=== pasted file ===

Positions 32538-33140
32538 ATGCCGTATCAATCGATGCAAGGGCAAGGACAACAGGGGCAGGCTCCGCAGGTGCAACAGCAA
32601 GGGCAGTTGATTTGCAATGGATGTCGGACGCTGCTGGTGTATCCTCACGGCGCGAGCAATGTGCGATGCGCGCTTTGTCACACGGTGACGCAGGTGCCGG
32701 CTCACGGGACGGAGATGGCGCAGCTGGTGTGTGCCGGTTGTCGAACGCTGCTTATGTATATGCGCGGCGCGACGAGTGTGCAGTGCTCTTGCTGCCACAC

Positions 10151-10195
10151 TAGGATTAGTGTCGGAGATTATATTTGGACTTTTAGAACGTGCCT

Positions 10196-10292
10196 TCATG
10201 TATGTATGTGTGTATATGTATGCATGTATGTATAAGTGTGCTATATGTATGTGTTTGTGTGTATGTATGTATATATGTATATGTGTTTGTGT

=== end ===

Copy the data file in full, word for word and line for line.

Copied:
Positions 32538-33140
32538 ATGCCGTATCAATCGATGCAAGGGCAAGGACAACAGGGGCAGGCTCCGCAGGTGCAACAGCAA
32601 GGGCAGTTGATTTGCAATGGATGTCGGACGCTGCTGGTGTATCCTCACGGCGCGAGCAATGTGCGATGCGCGCTTTGTCACACGGTGACGCAGGTGCCGG
32701 CTCACGGGACGGAGATGGCGCAGCTGGTGTGTGCCGGTTGTCGAACGCTGCTTATGTATATGCGCGGCGCGACGAGTGTGCAGTGCTCTTGCTGCCACAC

Positions 10151-10195
10151 TAGGATTAGTGTCGGAGATTATATTTGGACTTTTAGAACGTGCCT

Positions 10196-10292
10196 TCATG
10201 TATGTATGTGTGTATATGTATGCATGTATGTATAAGTGTGCTATATGTATGTGTTTGTGTGTATGTATGTATATATGTATATGTGTTTGTGT